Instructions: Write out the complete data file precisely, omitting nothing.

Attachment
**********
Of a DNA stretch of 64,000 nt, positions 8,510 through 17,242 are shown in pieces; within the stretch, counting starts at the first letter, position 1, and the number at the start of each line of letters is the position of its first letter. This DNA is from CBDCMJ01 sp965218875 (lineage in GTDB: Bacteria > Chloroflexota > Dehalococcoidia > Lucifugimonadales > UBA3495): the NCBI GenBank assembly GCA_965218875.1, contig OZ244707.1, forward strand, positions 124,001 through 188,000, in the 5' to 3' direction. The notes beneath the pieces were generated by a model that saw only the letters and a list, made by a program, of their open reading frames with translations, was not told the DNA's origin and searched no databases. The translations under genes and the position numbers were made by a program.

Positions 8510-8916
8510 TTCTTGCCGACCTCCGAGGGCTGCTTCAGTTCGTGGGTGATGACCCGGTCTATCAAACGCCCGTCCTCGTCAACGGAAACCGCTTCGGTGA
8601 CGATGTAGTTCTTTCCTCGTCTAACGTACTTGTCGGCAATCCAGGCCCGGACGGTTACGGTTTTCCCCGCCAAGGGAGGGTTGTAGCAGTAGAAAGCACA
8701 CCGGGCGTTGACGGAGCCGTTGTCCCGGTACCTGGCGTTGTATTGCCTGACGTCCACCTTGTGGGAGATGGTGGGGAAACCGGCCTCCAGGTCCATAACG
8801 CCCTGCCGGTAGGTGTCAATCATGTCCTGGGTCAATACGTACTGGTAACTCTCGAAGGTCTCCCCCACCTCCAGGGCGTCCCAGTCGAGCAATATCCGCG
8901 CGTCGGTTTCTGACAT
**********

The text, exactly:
Of a DNA stretch of 64,000 nt, positions 8,510 through 17,242 are shown in pieces; within the stretch, counting starts at the first letter, position 1, and the number at the start of each line of letters is the position of its first letter. This DNA is from CBDCMJ01 sp965218875 (lineage in GTDB: Bacteria > Chloroflexota > Dehalococcoidia > Lucifugimonadales > UBA3495): the NCBI GenBank assembly GCA_965218875.1, contig OZ244707.1, forward strand, positions 124,001 through 188,000, in the 5' to 3' direction. The notes beneath the pieces were generated by a model that saw only the letters and a list, made by a program, of their open reading frames with translations, was not told the DNA's origin and searched no databases. The translations under genes and the position numbers were made by a program.

Positions 8510-8916
8510 TTCTTGCCGACCTCCGAGGGCTGCTTCAGTTCGTGGGTGATGACCCGGTCTATCAAACGCCCGTCCTCGTCAACGGAAACCGCTTCGGTGA
8601 CGATGTAGTTCTTTCCTCGTCTAACGTACTTGTCGGCAATCCAGGCCCGGACGGTTACGGTTTTCCCCGCCAAGGGAGGGTTGTAGCAGTAGAAAGCACA
8701 CCGGGCGTTGACGGAGCCGTTGTCCCGGTACCTGGCGTTGTATTGCCTGACGTCCACCTTGTGGGAGATGGTGGGGAAACCGGCCTCCAGGTCCATAACG
8801 CCCTGCCGGTAGGTGTCAATCATGTCCTGGGTCAATACGTACTGGTAACTCTCGAAGGTCTCCCCCACCTCCAGGGCGTCCCAGTCGAGCAATATCCGCG
8901 CGTCGGTTTCTGACAT